The search for a New York man who disappeared while attempting to walk over the Rockies on Trail Ridge Road last week came to a successful conclusion late last Thursday when rangers found him lying on a rock along the road’s shoulder.
Jay Starr, 34, of Cohoes, New York, was found in poor condition and was initially uncooperative. He was nonetheless provided care and assistance, and, because he’d been exposed to the elements above tree line over several days, was flown by Flight for Life to the Medical Center of the Rockies. As this is a continuing investigation, no further information is currently being released.
On Monday, January 26th, rangers contacted Starr, who had entered the park on foot and said he was planning to walk westbound over Trail Ridge Road. Rangers advised him against this based on his behavior and his lack of preparedness for winter alpine conditions. Starr was wearing tennis shoes, jeans or tan canvas pants, and a black/blue jacket. He had neither hat nor gloves, and was carrying a plastic grocery bag.
Trail Ridge Road is the highest continuous paved road in the United States, with its highest point reaching 12,183 feet. Over ten miles of the road are above 11,500 feet. The road closed to vehicles for the season last November and is not maintained during the winter. Conditions on the road range from bare windblown asphalt to deep snow drifts.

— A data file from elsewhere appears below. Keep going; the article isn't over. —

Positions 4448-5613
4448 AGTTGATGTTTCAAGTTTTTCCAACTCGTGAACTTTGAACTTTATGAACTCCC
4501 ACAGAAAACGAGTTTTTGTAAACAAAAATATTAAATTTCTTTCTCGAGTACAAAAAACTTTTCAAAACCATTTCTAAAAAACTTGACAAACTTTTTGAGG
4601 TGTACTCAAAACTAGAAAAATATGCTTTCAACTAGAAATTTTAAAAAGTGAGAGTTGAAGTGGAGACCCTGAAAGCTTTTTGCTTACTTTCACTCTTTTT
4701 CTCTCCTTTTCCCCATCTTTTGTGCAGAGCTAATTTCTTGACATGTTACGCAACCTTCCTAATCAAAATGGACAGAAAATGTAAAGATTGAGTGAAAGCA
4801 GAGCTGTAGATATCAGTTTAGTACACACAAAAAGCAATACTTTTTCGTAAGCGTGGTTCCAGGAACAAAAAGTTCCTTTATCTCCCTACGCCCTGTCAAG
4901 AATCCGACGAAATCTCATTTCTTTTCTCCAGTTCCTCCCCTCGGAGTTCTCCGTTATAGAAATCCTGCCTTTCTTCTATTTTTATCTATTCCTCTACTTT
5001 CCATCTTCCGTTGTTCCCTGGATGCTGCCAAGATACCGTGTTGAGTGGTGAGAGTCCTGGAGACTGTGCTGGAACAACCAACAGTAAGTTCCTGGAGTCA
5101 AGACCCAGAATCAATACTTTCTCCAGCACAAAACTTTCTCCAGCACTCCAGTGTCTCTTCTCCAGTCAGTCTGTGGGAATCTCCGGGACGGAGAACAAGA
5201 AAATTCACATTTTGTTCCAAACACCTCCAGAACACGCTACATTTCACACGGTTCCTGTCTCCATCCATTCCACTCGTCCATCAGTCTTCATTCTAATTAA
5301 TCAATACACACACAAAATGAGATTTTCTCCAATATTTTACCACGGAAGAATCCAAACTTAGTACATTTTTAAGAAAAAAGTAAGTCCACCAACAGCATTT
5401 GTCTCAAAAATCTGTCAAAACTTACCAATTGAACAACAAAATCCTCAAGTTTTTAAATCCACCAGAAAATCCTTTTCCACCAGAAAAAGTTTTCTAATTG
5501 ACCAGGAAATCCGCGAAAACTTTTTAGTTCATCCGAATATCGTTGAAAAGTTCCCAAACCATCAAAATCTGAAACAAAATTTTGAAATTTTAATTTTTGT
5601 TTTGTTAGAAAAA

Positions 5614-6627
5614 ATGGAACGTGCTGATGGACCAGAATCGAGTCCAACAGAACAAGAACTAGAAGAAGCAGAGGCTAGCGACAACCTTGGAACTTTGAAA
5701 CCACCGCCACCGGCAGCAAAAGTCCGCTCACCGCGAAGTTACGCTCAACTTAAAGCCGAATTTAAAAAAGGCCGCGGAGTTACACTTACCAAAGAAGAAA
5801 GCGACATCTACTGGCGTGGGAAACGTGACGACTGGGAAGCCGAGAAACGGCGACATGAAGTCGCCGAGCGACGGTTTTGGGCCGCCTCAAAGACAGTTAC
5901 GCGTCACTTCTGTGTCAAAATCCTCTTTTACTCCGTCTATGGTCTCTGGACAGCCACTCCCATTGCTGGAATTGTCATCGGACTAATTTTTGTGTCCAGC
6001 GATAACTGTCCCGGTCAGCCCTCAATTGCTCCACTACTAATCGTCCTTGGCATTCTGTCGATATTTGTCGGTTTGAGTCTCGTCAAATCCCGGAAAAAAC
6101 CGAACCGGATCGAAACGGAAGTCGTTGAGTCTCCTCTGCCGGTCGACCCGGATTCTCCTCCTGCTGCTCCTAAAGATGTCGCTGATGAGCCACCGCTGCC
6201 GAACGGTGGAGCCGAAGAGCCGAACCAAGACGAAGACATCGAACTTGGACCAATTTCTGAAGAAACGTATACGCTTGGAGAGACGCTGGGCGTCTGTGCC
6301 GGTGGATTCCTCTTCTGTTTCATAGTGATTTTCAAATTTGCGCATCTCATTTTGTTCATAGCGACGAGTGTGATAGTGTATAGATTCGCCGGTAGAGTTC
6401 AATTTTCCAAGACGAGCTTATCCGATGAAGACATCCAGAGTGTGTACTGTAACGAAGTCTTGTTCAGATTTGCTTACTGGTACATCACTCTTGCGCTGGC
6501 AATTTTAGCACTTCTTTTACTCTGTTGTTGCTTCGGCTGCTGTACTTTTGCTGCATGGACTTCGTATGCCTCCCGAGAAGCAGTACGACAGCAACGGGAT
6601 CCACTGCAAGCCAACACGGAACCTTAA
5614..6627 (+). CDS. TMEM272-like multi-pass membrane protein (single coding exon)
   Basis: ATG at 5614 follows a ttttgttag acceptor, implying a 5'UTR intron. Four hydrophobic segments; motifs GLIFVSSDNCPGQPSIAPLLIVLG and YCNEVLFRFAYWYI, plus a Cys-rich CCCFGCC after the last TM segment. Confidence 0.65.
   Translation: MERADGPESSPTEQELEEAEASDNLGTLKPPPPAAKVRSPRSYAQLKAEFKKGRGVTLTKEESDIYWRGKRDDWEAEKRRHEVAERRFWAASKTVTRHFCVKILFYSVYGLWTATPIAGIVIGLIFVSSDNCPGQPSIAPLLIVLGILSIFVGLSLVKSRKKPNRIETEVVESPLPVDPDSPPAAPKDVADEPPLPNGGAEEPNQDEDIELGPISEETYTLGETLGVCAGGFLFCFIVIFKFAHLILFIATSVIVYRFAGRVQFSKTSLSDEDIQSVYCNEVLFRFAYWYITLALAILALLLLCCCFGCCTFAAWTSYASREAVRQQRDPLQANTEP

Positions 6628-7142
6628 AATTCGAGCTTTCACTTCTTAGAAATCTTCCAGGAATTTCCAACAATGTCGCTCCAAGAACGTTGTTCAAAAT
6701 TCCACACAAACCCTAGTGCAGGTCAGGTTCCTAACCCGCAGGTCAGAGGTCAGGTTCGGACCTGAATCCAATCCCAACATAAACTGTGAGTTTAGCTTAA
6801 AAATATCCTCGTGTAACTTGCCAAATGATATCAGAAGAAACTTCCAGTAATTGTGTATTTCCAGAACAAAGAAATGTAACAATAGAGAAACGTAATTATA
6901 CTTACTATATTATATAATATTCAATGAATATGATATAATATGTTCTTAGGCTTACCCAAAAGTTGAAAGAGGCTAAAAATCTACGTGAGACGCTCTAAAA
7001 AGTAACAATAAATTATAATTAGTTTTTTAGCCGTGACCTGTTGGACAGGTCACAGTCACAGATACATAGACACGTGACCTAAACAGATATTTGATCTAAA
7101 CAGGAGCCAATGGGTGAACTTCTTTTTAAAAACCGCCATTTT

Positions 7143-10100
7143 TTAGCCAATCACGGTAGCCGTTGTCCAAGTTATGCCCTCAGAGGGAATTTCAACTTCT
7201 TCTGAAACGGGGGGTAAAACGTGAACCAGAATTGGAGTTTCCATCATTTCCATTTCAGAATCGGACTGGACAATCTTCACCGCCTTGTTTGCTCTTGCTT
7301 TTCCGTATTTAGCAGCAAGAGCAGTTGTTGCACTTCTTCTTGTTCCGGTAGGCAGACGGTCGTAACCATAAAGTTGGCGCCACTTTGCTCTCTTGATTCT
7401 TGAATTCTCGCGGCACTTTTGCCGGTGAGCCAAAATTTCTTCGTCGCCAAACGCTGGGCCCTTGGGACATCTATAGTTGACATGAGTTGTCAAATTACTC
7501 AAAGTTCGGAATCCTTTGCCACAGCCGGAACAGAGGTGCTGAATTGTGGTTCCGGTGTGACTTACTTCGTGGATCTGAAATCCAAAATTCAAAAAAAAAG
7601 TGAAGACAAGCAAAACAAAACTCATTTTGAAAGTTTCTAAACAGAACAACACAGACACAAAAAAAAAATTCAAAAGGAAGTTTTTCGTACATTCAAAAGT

Rangers on skis contacted Starr above Many Parks Curve on last Tuesday afternoon. They were concerned for his welfare and were attempting to assist him. Starr fled from rangers up a dry section of the road and continued to elude rangers until darkness fell.
Beginning early on Wednesday, two teams of rangers again attempted to locate Starr. One team came from the east side of the park and the other team came from the west side of the park. Rangers faced wind gusts of 50 to 60 miles per hour; these high winds and blowing snow hampered their efforts to follow Starr’s footprints. Aerial operations were not possible due to high winds. The entire road corridor was checked
Rangers were assisted by a Colorado Parks and Wildlife officer with an ATV equipped with snow tracks and by an over-snow tracked vehicle and operator from Estes Park Light and Power. The motorized equipment was only used on Trail Ridge Road.